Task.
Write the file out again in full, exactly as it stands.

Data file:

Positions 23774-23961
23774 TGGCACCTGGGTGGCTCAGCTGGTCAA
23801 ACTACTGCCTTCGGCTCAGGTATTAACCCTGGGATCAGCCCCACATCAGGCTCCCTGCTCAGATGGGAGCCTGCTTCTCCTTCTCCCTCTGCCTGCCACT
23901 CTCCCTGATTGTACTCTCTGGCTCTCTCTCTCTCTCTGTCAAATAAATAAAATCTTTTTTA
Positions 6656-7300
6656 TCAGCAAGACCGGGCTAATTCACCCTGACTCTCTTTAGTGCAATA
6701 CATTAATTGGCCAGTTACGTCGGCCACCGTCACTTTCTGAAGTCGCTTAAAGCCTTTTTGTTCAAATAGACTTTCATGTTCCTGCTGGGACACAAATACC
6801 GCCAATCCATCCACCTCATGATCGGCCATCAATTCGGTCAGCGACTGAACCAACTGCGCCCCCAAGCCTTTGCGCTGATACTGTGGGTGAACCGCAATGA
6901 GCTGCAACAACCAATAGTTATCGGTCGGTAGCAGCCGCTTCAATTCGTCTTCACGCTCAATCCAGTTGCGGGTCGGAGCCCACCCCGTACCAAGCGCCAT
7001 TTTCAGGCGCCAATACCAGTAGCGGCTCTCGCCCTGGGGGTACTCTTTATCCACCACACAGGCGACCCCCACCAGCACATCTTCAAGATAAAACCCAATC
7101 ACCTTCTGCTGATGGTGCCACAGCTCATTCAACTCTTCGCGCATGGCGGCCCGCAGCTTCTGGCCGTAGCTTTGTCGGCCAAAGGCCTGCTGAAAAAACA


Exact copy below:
Positions 23774-23961
23774 TGGCACCTGGGTGGCTCAGCTGGTCAA
23801 ACTACTGCCTTCGGCTCAGGTATTAACCCTGGGATCAGCCCCACATCAGGCTCCCTGCTCAGATGGGAGCCTGCTTCTCCTTCTCCCTCTGCCTGCCACT
23901 CTCCCTGATTGTACTCTCTGGCTCTCTCTCTCTCTCTGTCAAATAAATAAAATCTTTTTTA
Positions 6656-7300
6656 TCAGCAAGACCGGGCTAATTCACCCTGACTCTCTTTAGTGCAATA
6701 CATTAATTGGCCAGTTACGTCGGCCACCGTCACTTTCTGAAGTCGCTTAAAGCCTTTTTGTTCAAATAGACTTTCATGTTCCTGCTGGGACACAAATACC
6801 GCCAATCCATCCACCTCATGATCGGCCATCAATTCGGTCAGCGACTGAACCAACTGCGCCCCCAAGCCTTTGCGCTGATACTGTGGGTGAACCGCAATGA
6901 GCTGCAACAACCAATAGTTATCGGTCGGTAGCAGCCGCTTCAATTCGTCTTCACGCTCAATCCAGTTGCGGGTCGGAGCCCACCCCGTACCAAGCGCCAT
7001 TTTCAGGCGCCAATACCAGTAGCGGCTCTCGCCCTGGGGGTACTCTTTATCCACCACACAGGCGACCCCCACCAGCACATCTTCAAGATAAAACCCAATC
7101 ACCTTCTGCTGATGGTGCCACAGCTCATTCAACTCTTCGCGCATGGCGGCCCGCAGCTTCTGGCCGTAGCTTTGTCGGCCAAAGGCCTGCTGAAAAAACA